👴🏽How Reverse Mortgage can be your answer for Consolidating Debt👵🏽
While living with debt can be tough at any age, living with overwhelming debt in your retirement years, without a steady income stream can be even tougher. A financial solution, such as a debt consolidation mortgage may help you roll all your high-interest debts into a single debt with manageable, lower interest payments. However, debt consolidation comes in many shapes and forms, and every option may not be available or suitable for your needs, life stage, and spending habits. Moreover, most banks or financial institutions look for a ‘good’ to ‘excellent’ credit score, as well as some form of income to cover your monthly repayment obligations. Which means retired Canadians without income sources may find it quite challenging to qualify for new credit. So, what is the best way to consolidate your debt in retirement?
A CHIP Reverse Mortgage may be the perfect solution for debt consolidation needs during your golden years. Many retired Canadians (55 years and over) have paid off their debt using a reverse mortgage.
Besides being the best way to consolidate debt in retirement, reverse mortgage allows you to:
- Keep more money in your pocket each month
- Stay in the home you love
- Be more financially secure without tapping into other retirement finances.
It is also worthwhile to think about how you got into debt in the first place:
- Spending habits: Are you a chronic over-spender?
- Financial literacy: Did you not plan for your retirement?
- Increased cost of living: Did your retirement planning go awry due to low interest rates, or skyrocketing costs of housing, healthcare or education?
No matter what your reasons, if you are looking for the best way to consolidate your debt, be prepared and committed to turning your financial life around. This means sticking to a budget, controlling your spending habits, and making timely payments towards your chosen debt consolidation solution.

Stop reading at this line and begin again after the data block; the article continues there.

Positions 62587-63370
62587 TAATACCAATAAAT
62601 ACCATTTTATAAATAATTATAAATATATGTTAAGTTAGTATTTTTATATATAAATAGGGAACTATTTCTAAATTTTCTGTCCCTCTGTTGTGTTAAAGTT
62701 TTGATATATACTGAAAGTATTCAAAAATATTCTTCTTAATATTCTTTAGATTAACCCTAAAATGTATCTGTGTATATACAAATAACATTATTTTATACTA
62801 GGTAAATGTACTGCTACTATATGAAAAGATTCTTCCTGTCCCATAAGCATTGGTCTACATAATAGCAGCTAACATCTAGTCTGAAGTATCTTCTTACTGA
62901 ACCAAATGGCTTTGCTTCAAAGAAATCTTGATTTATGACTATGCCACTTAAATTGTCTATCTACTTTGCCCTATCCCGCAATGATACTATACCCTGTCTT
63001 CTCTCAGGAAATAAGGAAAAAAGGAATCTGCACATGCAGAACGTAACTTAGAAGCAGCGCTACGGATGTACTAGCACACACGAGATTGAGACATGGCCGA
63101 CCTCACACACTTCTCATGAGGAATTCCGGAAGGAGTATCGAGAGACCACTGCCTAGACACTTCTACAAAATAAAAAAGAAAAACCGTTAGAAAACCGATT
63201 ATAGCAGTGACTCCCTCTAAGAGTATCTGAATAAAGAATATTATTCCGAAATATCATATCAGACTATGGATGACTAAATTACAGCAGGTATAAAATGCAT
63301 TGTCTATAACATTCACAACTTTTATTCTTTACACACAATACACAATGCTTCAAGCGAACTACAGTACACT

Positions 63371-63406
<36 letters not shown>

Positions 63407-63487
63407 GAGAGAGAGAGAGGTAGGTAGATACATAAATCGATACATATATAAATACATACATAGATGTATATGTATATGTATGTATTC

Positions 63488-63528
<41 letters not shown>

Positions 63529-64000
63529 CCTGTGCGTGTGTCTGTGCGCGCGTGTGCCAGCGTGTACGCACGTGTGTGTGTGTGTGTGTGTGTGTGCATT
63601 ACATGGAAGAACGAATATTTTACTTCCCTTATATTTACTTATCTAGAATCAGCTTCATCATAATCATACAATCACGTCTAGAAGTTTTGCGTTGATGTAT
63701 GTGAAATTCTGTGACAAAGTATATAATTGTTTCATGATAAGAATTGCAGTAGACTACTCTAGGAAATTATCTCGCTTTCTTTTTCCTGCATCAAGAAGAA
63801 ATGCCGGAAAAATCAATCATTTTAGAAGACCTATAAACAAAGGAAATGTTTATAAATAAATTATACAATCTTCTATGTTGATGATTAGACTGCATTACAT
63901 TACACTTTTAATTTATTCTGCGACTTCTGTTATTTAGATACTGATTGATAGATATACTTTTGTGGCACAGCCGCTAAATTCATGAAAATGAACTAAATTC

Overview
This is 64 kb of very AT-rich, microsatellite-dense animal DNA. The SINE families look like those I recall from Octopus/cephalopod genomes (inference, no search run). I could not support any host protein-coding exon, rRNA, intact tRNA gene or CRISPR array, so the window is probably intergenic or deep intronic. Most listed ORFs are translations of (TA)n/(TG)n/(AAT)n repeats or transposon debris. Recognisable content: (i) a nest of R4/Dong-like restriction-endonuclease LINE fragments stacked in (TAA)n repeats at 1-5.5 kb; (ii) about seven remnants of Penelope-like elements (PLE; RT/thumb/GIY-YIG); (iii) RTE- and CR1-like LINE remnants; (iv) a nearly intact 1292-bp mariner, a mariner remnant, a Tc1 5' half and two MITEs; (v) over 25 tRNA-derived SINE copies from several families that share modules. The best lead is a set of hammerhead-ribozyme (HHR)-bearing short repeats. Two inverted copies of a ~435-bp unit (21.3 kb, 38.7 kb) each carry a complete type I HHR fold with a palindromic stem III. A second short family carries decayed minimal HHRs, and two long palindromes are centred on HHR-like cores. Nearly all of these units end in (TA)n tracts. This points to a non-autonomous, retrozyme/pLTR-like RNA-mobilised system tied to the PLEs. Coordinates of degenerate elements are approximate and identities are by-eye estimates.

Benefits of consolidating debt during retirement
Over the last few decades, more and more Canadian retirees seem to enter their golden years in the red. Not only is it becoming harder to save for retirement, but a recent survey indicates that one in four Canadian retirees are living in debt. Almost 66% have unpaid credit cards, 26% continue to make car payments, and 20% are still making mortgage payments.
Here are some of the benefits of consolidating debt:
- Unify multiple debts into one simplified monthly payment so that you do not have to keep track of individual due dates and varying interest rates
- Lower your burden by pledging an asset, such as your home to get out of debt faster
- Maintain or improve your credit rating by making timely payments and complying with the terms of your chosen debt consolidation plan
While there are advantages to consolidating debt, it is beneficial to Canadian retirees only if you:
- Qualify for a better interest rate than your current debt obligation
- Have the financial means to make the minimum monthly payments on your consolidated debt (if you choose an option other than a reverse mortgage)
Options for Debt Consolidation in Canada
When you are looking for a ‘pay all my debts in one payment’ kind of option, there are many ways to consolidate debt in Canada. However, each of these options to consolidate debt come with certain qualifiers or features that may be hard to meet during your retirement, especially if you have a limited or reduced fixed monthly income.
- Borrowing through your retirement savings account can attract an incremental withholding tax, as well as income tax, regardless of your age.